Two Coin Eagle Set

Discussion in 'Bullion Investing' started by capthank, Sep 9, 2019.

  1. capthank

    capthank Active Member

    I recently purchased a two coin 2010 Eagle set at auction certified first strike 141 of 746. When I went on line to verify that they are first strike coins and legitimate I would get an error message on both coins when I entered the number. Concerned I called ANACS customer service and after discussing and waiting I was told to send the coins in as this number and old slab is discontinued. They will re-slab/renumber for free but I pay shipping and handling. Does this sound OK? I am new at this and just asking to educate myself. Thanks for any assistance. Silver Eagle ANACS.jpg Gold Eagle ANACS.jpg Gold Eagle ANACS.jpg Silver Eagle ANACS.jpg Gold Eagle ANACS.jpg Silver Eagle ANACS.jpg Gold Eagle ANACS.jpg
     
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  3. spirityoda

    spirityoda Coin Junky Supporter

    I would leave them as is. Wait for other opinions...
     
  4. capthank

    capthank Active Member

    Thanks. I'll wait
     
  5. midas1

    midas1 Exalted Member

    If you're going to resubmit them I'd use NGC or PCGS.
     
  6. capthank

    capthank Active Member

    thanks
     
  7. Kentucky

    Kentucky Supporter! Supporter

    ANACS will do it for no charge, whereas you are gonna pay a bunch to do them through NGC or PCGS and probably will not make up in value what you have to pay. We have dealers on here who might be able to address this. Don't be in a hurry.
     
  8. capthank

    capthank Active Member

    Thanks. They are already MS 70 so I wouldn't want pay more than shipping if they re-slab/re-number the coins. I just found it interesting that they recommended doing this.
     
    Kentucky likes this.
  9. cpm9ball

    cpm9ball CANNOT RE-MEMBER

    The "First Strike" attribution is just garbage, anyway. Suckers (No offense intended!) are paying for an attribution that can't be proven and means nothing. Oh sure, ANACS attributed 745 sets in MS70, but that doesn't mean that there weren't 10,000 other coins of each denomination that were "First Strikes". There is a big difference in the quality of the very first strike and the 10,000th strike where the condition of the die is concerned. Can you prove which one you have?

    Chris
     
    midas1 and Inspector43 like this.
  10. Inspector43

    Inspector43 70 Year Collector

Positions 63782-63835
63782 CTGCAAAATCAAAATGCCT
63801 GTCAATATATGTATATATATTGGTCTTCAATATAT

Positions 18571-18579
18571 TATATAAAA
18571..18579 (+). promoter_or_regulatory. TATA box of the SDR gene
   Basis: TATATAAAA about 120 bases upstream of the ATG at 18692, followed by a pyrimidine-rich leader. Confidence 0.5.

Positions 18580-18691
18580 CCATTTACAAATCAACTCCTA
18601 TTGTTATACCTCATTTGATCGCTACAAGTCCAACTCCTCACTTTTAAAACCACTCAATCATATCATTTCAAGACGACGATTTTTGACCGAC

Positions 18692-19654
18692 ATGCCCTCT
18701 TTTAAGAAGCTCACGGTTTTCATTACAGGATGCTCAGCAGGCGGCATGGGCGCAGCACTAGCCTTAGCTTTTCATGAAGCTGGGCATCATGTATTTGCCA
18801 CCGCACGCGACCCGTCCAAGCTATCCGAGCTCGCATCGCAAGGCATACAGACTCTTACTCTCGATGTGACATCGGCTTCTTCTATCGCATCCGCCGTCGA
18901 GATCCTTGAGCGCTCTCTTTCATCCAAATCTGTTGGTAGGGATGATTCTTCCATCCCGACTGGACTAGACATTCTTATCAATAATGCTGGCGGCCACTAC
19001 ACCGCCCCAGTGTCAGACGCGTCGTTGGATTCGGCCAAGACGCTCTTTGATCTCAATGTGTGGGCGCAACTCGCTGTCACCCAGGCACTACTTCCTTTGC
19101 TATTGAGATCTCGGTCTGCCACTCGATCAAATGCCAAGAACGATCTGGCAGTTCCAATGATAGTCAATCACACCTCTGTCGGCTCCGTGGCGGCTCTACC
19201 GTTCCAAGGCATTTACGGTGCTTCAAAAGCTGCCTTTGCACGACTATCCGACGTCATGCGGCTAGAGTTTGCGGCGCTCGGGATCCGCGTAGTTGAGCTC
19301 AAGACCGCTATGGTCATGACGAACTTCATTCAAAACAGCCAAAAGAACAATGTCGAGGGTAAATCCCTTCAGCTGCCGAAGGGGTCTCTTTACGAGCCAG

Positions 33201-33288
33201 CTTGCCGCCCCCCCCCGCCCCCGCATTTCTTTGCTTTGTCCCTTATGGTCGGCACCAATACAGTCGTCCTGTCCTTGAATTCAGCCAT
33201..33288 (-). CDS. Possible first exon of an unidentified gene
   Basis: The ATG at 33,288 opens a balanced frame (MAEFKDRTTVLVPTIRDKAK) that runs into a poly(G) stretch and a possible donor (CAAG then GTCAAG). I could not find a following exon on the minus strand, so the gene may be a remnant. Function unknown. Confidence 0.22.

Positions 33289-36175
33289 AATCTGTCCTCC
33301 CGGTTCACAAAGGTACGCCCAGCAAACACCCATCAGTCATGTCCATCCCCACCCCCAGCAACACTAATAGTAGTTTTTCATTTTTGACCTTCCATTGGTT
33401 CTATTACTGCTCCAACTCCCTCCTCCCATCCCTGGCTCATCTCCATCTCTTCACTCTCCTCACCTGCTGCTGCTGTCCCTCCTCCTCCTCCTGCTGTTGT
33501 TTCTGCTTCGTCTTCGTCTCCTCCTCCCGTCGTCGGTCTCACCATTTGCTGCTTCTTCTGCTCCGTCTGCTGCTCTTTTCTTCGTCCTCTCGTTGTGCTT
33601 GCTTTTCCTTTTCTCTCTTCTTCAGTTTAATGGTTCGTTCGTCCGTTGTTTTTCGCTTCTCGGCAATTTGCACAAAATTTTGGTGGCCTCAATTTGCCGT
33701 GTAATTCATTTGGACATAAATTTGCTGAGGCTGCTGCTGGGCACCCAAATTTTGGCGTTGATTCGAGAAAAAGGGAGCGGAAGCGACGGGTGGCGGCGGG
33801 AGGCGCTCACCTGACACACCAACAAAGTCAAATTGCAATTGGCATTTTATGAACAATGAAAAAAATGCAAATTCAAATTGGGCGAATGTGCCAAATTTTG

The US Mint can guaranty that only one coin is First Strike because they only have one and they keep it. First Strike, Early Release and other labels are just promotional gimmicks developed by big business to attract people that don't know what the mint process is. First In - Last Out like any other inventory process. Soon they will be making coins for 2020 and putting them in storage for release next year. I wouldn't spend a nickel to have them corrected.
     
  11. Inspector43

    Inspector43 70 Year Collector

    Following is a response I got from Coin World Senior Editor. This was subject to West Point, but it applies to all mints.

    "We have written a number of stories on the subject. It may be time to do another.

    The Early Release and First Strike designations are a marketing tool. Like I said in my previous response, NGC and PCGS reserve those designations for coins shipped out of the West Point Mint within the first 30 days of release. There’s no way of knowing whether the coin is the first struck off a pair of dies or the 1,500th or 2,000th, for that matter, depending on die life. The West Point Mint ships the coins to the U.S. Mint’s contracted order fulfillment center in Memphis, and it’s from there the coins are shipped to the customers who ordered them."
     
    Randy Abercrombie likes this.
  12. Santinidollar

    Santinidollar Supporter! Supporter

    I see two things here that I think are of questionable value. One has been pointed out: the first strike designation. The other is grading a bullion coin. I know that will get some contrarian views, but that’s how I see it.

    Either leave them alone or ship them back to ANACS. For all you know, NGC or PCGS will downgrade them.
     
  13. Randy Abercrombie

    Randy Abercrombie Supporter! Supporter

    I agree with this. Graded bullion is still simply bullion. Most buyers will not pay a premium for the plastic.
     
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  14. capthank

    capthank Active Member

    Price was right. I did not pay a premium for the plastic or grade but my question is why would I get an error when I enter the certification number and then be directed to send them back for re-slab and re-numbered.
     
    Kentucky likes this.
  15. cpm9ball

    cpm9ball CANNOT RE-MEMBER

    Who knows! They may have screwed up and certified 7,450 as MS70 instead of 745.

    Chris
     
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